Many contests took place in an area called the gymnasium, which derived from the Greek word, gymnos “naked”. Such contests, mostly wrestling and boxing, were done by the athletes totally nude. Gymnasium is still used centuries later to describe our own arena where sporting events such as basketball are played and a gymnasium or gym, can be found in virtually every country around the world.

The ancient Games were a brutal and serious affair. Rules were few and rarely enforced. Boxing could continue even if the opponent was beaten or offered to quit. Many contestants died or were severely injured during dangerous events such as wrestling, boxing, javelin throwing and chariot racing.

The popular Pankration, combined boxing and wrestling and was similar to today’s martial arts whereby the contestant could attack without specific rules and inflict serious bodily damage or death to his foe. Many Greeks believed this event was started by the hero Theseus himself, the warrior who defeated the mighty Minotaur in the depths of the labyrinth.

However, the risk of injury was outweighed by the chance for glory of winning and thereby honoring the gods, your country and your family. Winning athletes were honored and celebrated much like our baseball, football, soccer and basketball athletes are glorified today. Moreover, ancient Olympic winners earned much money and were given gifts and military or political promotions for their success.

The End and the Beginning

The Olympics became and continued to be a phenomenal success across the expanding Greek civilization around the Mediterranean and Black Seas. As Greek power grew and their empires expanded, more peoples were exposed to the Games. Attendees to the Games came from Greek colonies and trading port cities from present day Turkey, Sicily/Italy, Egypt, North Africa, Syria, Lebanon, Israel, Palestine, Ukraine, Russia and more.

Over time however, the new power of the Western World, Rome; replaced the huge Greek Empire of Alexander the Great and the North African empire of Carthage, and became the biggest empire the world had seen.

Even though the Romans now ruled the Greek nation states, the Olympic Games continued to thrive as Romans were heavily influenced by the Greeks centuries before they became the dominant Western power. Romans honored the same gods as the Greeks and adapted many cultural, artistic, political and military attributes of the Greeks. The Romans allowed and enthusiastically supported the Olympic Games.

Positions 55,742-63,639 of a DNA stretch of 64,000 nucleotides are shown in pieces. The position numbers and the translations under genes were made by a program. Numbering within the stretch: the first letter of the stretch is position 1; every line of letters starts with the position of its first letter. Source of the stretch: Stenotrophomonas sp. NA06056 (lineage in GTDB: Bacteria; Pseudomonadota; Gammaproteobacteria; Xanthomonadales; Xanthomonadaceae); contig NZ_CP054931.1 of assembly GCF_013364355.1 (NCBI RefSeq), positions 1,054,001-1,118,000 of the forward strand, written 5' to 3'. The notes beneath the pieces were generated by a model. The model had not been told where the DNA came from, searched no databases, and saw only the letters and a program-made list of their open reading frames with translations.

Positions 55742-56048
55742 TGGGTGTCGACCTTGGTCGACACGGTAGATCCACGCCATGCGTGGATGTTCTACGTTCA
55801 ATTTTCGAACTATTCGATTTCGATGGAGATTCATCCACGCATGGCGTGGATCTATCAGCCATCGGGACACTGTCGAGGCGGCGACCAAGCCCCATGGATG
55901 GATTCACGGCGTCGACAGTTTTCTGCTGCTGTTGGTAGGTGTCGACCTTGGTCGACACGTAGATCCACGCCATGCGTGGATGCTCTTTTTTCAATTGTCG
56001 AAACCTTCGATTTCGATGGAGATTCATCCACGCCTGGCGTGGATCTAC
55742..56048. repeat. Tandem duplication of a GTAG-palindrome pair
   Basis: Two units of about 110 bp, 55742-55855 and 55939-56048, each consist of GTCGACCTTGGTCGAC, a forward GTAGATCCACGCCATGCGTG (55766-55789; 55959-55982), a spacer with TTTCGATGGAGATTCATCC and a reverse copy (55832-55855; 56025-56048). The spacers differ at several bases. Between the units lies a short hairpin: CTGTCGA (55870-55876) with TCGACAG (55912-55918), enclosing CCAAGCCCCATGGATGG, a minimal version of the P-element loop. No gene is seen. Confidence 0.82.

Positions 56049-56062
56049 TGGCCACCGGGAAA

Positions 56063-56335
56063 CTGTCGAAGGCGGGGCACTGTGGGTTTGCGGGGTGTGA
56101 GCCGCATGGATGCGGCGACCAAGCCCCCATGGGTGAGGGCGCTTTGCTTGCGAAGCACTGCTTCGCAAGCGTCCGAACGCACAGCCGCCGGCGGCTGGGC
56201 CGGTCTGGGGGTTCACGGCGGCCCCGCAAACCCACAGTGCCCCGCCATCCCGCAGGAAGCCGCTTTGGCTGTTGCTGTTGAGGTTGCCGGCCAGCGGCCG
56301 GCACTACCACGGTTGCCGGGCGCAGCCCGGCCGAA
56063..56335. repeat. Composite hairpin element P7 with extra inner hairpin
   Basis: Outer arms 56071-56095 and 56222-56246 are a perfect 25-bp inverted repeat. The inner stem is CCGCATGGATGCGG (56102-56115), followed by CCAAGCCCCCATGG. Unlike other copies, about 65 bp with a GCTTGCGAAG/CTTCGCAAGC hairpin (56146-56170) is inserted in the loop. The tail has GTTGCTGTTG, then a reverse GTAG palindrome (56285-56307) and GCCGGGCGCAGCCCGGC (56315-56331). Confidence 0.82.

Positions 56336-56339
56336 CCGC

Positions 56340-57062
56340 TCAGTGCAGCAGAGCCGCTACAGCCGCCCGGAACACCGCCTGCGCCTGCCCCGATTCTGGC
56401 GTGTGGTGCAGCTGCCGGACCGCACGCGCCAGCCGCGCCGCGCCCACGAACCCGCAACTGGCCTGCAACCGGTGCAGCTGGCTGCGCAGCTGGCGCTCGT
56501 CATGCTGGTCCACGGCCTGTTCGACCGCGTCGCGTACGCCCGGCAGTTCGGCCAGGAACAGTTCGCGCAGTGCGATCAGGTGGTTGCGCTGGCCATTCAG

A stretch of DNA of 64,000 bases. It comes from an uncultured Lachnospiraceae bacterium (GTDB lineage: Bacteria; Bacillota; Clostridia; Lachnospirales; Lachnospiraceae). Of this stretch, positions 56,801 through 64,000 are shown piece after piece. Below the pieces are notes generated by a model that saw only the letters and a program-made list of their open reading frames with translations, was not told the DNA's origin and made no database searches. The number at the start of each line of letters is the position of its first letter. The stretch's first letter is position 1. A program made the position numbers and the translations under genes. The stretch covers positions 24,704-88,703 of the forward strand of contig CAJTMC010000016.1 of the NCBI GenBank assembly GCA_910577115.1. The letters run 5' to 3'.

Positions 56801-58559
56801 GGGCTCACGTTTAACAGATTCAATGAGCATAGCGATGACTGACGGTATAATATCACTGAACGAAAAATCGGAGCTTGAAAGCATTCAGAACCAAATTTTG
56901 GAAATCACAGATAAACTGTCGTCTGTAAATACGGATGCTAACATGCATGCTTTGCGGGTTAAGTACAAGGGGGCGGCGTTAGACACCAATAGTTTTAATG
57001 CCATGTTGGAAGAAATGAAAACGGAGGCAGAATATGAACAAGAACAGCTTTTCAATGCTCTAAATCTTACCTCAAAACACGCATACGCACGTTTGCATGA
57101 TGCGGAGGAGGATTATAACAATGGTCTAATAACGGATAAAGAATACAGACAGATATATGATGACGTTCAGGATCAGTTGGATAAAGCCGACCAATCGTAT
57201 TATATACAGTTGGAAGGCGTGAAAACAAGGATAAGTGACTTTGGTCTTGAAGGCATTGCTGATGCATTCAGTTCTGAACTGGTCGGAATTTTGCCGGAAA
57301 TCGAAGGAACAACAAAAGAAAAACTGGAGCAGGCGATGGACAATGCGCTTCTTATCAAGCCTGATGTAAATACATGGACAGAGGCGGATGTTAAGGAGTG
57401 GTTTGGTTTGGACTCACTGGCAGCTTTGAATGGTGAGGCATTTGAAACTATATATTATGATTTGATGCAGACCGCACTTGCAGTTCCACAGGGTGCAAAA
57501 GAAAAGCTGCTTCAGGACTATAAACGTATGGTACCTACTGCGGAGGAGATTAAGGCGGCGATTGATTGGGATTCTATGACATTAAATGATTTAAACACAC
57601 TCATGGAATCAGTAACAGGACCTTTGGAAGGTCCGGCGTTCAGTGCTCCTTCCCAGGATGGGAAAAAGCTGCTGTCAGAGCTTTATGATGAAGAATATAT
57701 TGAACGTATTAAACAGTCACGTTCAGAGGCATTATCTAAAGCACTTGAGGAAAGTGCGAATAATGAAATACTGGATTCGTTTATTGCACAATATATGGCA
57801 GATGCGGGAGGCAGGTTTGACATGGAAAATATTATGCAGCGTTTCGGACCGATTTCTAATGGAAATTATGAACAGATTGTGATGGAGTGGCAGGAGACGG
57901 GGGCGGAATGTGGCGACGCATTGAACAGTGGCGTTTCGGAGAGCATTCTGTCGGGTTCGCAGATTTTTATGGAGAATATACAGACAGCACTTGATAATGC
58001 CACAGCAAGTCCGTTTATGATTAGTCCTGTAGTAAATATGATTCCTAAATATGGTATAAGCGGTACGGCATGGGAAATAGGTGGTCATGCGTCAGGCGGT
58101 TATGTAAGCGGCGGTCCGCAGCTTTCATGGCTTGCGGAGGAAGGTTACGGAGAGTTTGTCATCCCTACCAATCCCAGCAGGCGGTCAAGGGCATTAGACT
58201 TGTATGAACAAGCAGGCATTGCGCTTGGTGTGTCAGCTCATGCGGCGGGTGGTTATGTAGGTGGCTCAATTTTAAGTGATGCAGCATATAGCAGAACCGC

Over the centuries, the Roman Empire slowly converted to the major force of the time, Christianity. Christians, once severely persecuted by the Romans for their rejection of Roman gods and their allegiance to a single God, became the official religion of the Empire when Emperor Theodosius converted to Christianity.

In 394 AD, Emperor Theodosius outlawed the Olympic Games to help the Empire suppress pagan religions. The Games had lasted for twelve centuries. The Games were instrumental in the cultural development of the Western world. The influence of the Olympics were so powerful that the Games were reinstated in 1896.

During the Renaissance, Europeans developed a new found fascination and admiration of ancient Greek culture. Later, some European countries began implementing informal athletic events and festivals using the old name of The Olympic Games.

In 1892, a French baron, Pierre de Coubertin, a Greek and Olympic Games enthusiast, proposed to various sporting and political leaders that the Olympic Games should be reinstated.

A conference on international sports was held in Paris in June, 1894. With Coubertin’s persistence, aggressive politicking and powers of persuasion; seventy nine delegates from nine countries agreed unanimously to approve the reinstatement of the Olympic Games. In 1896 the newly formed, The International Olympic Committee (IOC) officially launched the first modern Olympic Games in1896 in Athens, the capital of Greece.

Today the Olympic Games is one of the most, in not the most, popular sporting event in the World. From a small religious, sporting event performed in a small country over 1,500 years ago, the Olympics have grown to an enormous spectacle performed by athletes from virtually every country on Earth and celebrated and watched by billions of people around the globe.